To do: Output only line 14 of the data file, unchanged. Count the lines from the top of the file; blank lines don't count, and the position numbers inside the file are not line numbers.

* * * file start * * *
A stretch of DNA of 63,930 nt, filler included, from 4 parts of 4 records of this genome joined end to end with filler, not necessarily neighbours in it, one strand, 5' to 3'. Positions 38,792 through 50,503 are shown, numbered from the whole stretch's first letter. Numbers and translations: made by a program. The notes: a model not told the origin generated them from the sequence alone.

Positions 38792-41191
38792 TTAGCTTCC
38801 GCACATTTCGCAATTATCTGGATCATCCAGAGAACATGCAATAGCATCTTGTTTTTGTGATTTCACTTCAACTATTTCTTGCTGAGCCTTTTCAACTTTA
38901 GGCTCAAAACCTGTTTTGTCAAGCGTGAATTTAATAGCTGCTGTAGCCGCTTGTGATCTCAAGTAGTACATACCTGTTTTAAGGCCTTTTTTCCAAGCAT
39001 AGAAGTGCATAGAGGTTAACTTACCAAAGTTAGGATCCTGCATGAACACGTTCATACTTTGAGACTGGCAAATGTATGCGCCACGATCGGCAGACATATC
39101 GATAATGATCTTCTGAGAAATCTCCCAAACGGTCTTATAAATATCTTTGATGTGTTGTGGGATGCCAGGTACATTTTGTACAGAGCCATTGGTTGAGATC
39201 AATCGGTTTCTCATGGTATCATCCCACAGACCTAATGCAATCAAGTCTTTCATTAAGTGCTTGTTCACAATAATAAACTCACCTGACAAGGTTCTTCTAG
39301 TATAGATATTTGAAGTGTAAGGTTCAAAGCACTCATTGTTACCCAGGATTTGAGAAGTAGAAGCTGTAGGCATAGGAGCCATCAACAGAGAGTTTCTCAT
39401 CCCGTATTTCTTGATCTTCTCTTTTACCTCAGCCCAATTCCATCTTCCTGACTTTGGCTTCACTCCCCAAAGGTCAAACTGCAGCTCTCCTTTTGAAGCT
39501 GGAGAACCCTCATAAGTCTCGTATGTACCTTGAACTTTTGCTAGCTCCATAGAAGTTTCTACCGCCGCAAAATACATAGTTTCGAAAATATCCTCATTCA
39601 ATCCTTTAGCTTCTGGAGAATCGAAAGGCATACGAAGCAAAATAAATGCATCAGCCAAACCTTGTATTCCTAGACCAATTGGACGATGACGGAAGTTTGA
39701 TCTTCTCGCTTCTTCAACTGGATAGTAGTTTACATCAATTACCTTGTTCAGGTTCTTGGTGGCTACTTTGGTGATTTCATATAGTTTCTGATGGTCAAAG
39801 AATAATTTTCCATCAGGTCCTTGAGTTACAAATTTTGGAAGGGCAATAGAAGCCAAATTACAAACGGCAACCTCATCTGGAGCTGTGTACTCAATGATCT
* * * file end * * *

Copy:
39801 AATAATTTTCCATCAGGTCCTTGAGTTACAAATTTTGGAAGGGCAATAGAAGCCAAATTACAAACGGCAACCTCATCTGGAGCTGTGTACTCAATGATCT